diamondback moth

noun

Definition of diamondback moth

: a nearly cosmopolitan moth (Plutella xylostella of the family Plutellidae) whose larva is a pest on cruciferous plants

Examples of diamondback moth in a Sentence

Recent Examples on the Web Anthony Shelton, a professor of entomology at Cornell University, worked with Oxitec on the experimental release of the diamondback moth in 2017. Eric Niiler, Wired, "Can a Genetically Modified Bug Combat a Global Farm Plague?," 24 Sep. 2020 Scientists at Cornell University ran a study comparing Oxitec's diamondback moths with the real thing and to study their affect on a small moth population. Caroline Delbert, Popular Mechanics, "Pesticides Can't Control This Pesky Moth, So Scientists Are Turning To Genetics," 29 Jan. 2020 The diamondback moth has also been resistant to pesticides, the more traditional approach to pest control. Caroline Delbert, Popular Mechanics, "Pesticides Can't Control This Pesky Moth, So Scientists Are Turning To Genetics," 29 Jan. 2020 Pests monitored: Pheromone lures are available for diamondback moths and moths that produce armyworms, cabbage loopers, corn earworms, European corn borers, tomato pinworms, and cutworms. The Editors Of Organic Life, Good Housekeeping, "The 7 Best Organic Pest Control Techniques For Your Garden," 18 Dec. 2017 The diamondback moths are not irradiated, though, because the irradiation strategy didn’t work. Sarah Zhang, The Atlantic, "Genetically Modified Moths Come to New York," 8 Sep. 2017 Researchers from Cornell University are studying whether the engineered insects could be used to reduce the population of the diamondback moth—a European species that has become an agricultural pest in the United states. Jason Daley, Smithsonian, "Genetically Modified Moth May Soon Be Coming to New York Crops," 11 July 2017 Like Oxitec’s mosquitoes, its diamondback moths are genetically engineered to be self-limiting. Sarah Zhang, The Atlantic, "Genetically Modified Moths Come to New York," 8 Sep. 2017 The idea is that as the gene will spread among male moths while continuing to kill female moths—and eventually the diamondback moth population will crumble. Jason Daley, Smithsonian, "Genetically Modified Moth May Soon Be Coming to New York Crops," 11 July 2017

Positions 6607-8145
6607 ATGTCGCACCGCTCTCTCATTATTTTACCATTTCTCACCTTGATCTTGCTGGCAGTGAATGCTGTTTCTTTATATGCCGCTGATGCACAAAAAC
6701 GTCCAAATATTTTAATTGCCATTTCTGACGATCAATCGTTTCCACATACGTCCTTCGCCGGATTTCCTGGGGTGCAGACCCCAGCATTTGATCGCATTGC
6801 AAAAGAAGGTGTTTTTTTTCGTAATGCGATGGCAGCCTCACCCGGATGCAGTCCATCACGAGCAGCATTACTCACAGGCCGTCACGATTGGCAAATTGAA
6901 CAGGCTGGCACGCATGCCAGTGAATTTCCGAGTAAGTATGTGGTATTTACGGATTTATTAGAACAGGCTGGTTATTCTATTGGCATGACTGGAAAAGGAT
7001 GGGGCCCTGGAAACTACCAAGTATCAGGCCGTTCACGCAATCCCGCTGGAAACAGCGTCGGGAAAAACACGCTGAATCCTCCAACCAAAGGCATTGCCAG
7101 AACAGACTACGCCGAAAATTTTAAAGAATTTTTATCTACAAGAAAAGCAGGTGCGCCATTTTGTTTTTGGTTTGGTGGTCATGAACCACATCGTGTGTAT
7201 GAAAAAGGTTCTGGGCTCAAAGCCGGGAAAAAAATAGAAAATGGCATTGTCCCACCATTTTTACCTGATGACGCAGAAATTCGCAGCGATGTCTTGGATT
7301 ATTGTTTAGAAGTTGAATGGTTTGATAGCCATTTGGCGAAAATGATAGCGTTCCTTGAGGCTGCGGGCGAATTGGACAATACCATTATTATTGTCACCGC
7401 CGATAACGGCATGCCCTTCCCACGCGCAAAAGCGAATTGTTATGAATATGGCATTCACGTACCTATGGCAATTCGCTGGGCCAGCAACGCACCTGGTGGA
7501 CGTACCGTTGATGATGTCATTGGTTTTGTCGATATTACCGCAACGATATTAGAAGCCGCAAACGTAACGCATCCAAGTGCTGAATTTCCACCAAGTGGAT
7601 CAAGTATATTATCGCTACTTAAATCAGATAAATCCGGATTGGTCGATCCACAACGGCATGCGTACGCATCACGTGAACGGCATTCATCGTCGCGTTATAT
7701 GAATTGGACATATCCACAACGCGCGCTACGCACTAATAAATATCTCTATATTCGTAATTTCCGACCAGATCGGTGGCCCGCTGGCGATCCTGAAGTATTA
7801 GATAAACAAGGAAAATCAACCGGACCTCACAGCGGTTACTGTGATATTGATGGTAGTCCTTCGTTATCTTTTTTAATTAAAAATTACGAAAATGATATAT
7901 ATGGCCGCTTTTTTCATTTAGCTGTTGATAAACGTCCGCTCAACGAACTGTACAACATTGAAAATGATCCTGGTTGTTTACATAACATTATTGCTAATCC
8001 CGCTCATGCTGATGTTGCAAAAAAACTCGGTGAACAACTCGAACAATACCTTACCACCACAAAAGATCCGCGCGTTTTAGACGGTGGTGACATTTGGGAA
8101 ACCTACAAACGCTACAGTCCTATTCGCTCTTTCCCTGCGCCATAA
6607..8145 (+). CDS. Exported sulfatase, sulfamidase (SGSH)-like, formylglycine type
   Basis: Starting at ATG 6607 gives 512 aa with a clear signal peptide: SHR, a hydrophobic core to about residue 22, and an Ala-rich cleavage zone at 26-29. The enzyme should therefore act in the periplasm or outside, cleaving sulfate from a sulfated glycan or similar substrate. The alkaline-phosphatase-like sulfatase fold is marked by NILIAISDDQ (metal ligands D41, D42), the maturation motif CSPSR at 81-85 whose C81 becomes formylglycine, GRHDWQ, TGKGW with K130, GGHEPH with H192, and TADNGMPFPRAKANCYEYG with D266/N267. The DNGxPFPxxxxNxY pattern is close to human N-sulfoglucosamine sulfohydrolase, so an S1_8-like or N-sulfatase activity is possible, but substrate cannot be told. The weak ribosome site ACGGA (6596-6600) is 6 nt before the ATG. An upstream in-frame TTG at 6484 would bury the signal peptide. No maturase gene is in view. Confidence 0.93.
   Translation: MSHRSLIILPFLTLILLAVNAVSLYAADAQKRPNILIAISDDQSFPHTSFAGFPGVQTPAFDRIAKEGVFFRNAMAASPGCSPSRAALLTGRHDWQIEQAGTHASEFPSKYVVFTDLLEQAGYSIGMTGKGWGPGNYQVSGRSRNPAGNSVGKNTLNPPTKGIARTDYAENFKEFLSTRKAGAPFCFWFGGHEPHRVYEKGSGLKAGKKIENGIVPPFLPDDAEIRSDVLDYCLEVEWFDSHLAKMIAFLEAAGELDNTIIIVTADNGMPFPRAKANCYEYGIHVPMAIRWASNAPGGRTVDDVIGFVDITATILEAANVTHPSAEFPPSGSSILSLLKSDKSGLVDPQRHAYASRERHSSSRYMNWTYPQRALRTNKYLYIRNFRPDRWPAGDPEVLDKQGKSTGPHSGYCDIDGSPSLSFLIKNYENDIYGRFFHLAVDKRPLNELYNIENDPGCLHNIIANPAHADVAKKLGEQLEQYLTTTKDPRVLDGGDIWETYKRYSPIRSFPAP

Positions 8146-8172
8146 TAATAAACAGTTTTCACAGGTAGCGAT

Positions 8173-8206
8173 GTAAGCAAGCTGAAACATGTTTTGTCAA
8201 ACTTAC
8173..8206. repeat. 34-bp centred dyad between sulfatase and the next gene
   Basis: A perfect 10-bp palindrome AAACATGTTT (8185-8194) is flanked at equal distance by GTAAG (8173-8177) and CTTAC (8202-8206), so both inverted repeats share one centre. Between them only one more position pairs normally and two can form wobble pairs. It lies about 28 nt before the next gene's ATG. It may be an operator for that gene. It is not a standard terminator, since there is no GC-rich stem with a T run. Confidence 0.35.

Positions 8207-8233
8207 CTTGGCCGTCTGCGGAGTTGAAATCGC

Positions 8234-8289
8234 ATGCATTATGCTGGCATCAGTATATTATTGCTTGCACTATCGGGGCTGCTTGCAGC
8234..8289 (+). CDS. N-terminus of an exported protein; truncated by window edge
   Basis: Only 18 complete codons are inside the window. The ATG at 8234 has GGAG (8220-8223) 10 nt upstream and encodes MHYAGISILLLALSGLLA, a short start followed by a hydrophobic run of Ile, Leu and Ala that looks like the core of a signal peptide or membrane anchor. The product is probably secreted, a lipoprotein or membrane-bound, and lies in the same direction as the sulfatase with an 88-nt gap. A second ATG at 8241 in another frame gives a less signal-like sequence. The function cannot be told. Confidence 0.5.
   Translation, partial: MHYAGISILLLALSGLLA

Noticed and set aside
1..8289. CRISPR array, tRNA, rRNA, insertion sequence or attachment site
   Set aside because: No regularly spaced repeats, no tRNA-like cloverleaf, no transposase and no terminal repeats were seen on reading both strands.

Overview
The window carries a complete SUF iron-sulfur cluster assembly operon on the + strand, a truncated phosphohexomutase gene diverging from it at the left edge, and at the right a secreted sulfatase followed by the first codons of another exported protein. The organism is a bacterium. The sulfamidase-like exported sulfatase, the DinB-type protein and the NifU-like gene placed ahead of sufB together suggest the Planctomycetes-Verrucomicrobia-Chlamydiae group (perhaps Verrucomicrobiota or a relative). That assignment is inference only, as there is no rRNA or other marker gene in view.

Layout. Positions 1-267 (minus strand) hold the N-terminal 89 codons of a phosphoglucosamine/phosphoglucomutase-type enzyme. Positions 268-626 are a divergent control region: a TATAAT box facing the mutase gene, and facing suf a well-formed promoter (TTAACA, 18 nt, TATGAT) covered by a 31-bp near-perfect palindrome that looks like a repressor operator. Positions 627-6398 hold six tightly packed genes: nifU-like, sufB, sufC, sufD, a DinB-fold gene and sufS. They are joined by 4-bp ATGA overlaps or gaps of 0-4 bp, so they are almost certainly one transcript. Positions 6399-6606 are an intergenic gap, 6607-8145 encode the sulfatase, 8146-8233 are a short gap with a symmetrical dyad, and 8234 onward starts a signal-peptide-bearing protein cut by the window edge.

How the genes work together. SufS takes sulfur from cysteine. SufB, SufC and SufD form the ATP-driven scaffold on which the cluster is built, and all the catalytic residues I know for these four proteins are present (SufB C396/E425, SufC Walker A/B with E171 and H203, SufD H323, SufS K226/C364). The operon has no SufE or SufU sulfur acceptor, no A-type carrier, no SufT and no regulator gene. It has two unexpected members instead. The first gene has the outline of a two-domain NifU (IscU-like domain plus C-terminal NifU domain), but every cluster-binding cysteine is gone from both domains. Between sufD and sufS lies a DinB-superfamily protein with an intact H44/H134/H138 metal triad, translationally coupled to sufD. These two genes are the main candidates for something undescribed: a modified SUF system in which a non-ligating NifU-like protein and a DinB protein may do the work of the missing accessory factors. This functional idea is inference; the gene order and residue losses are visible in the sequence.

These example sentences are selected automatically from various online news sources to reflect current usage of the word 'diamondback moth.' Views expressed in the examples do not represent the opinion of Merriam-Webster or its editors. Send us feedback.

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First Known Use of diamondback moth

1891, in the meaning defined above

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The first known use of diamondback moth was in 1891

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Last Updated

2 Oct 2020

Cite this Entry

“Diamondback moth.” Merriam-Webster.com Dictionary, Merriam-Webster, https://www.merriam-webster.com/dictionary/diamondback%20moth. Accessed 26 Nov. 2020.

More from Merriam-Webster on diamondback moth

Britannica.com: Encyclopedia article about diamondback moth

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